Jersey Boys return to Baltimore - and that's a good thing - Baltimore Post-ExaminerBaltimore Post-Examiner

Jersey Boys return to Baltimore – and that’s a good thing

When I saw the schedule for the Hippodrome during the summer, I circled the mid-November show – Jersey Boys.  That was one I definitely wanted to see for the third time.  The show was at that venue years ago, but it was such a sensation, they brought it back.  And a good move it was.

It opened on Broadway in 2005 and picked up a Tony Award for Best Musical and a Grammy for Best Musical Show Album.  The show is about the beginnings of Frankie Valli and the Four Seasons from their humble start on the streets of New Jersey to selling 174 million records worldwide while writing their own music and establishing a distinct sound.

jersey-boysThe show will tell you things you probably didn’t know about the four guys, but more importantly will keep your hands clapping as they sing 33 songs, including five number one tunes.  And that is really what the show is all about, the music.  Most of us who have reached a certain age probably know all the songs and can sing along with them, as many audience members did the night I was there. Yes it is interesting to learn that Valli lost a daughter due to drugs, but again the music drives the show.

All four Jersey Boys are extremely talented, the audition process is a difficult one.  And the supporting cast, all quite good and many of them play multiple roles.  Beyond the acting, the show is quite a project to mount with 65 microphones, 609 lighting cues and 196 costumes.  All this doesn’t include the movable stage parts.  But you wont care about any of that, you’ll go to re-live the music of the 60s and 70s when Frankie Valli and the Four Seasons were singing the songs we danced to all night long.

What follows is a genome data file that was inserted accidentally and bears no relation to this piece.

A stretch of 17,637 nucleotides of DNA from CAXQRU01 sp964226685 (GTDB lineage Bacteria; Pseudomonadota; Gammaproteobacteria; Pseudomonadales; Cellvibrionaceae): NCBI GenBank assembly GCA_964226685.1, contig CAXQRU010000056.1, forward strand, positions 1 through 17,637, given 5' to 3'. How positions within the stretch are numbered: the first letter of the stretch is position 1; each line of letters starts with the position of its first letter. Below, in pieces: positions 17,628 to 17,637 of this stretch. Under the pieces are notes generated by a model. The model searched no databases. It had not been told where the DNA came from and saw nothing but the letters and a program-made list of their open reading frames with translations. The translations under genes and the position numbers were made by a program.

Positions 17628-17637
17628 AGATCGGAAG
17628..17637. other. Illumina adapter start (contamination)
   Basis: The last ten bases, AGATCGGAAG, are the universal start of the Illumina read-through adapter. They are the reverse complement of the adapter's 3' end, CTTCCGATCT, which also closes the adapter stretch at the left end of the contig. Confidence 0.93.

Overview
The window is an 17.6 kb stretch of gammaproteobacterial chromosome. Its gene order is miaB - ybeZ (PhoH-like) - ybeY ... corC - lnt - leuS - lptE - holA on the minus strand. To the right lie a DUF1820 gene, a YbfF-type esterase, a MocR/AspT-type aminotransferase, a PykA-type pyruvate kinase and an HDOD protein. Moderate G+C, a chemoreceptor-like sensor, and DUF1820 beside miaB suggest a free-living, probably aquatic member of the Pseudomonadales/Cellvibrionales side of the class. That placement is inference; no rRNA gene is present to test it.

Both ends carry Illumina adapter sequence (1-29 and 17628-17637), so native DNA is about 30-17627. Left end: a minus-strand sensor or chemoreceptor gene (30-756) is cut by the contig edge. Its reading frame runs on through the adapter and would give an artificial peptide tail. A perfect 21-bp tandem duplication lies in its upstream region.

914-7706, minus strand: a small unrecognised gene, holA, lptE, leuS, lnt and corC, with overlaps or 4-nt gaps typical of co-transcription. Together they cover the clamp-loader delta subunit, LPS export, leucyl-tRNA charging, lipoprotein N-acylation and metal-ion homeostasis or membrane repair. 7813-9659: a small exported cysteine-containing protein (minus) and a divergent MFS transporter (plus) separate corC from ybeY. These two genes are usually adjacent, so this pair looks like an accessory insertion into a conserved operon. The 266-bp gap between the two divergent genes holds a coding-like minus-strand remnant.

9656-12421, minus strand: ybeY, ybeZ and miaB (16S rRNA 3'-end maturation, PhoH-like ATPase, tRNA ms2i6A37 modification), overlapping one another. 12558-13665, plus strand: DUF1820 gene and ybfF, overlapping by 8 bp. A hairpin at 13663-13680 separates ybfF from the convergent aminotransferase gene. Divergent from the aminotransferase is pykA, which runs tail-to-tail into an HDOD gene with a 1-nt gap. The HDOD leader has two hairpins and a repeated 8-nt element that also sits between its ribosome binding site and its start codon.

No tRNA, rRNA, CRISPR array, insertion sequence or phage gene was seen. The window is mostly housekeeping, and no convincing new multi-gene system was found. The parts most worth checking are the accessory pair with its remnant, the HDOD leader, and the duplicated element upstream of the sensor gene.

Ticket prices range from $32.50 to $112.25.  Call 410-547-SEAT or go to broadwayacrossamercica.com.  The show ends Nov. 24 so you better hurry.

By the way, the group had four songs that reached the top 10 with girls names.  Dawn and Sherry were two of them.  Can you name the other two?

 

 


About the author

Eddie Applefeld

Eddie Applefeld is a Baltimore native and a graduate of Towson University. He has been in the broadcasting profession for over 30 years. Currently he is the Promotions Director of WCBM radio. Before that, he was part of the Rouse & Company show on WQSR, host of a cable TV show called Dining Out and adjunct instructor at Towson. His past accomplishments include being named a finalist in Baltimore Tourism's Employee of the Year Program and winner of Toastmaster's Speaker of the Year contest. He was also twice a heartthrob for the American Heart Association's gala fund raiser. Contact the author.
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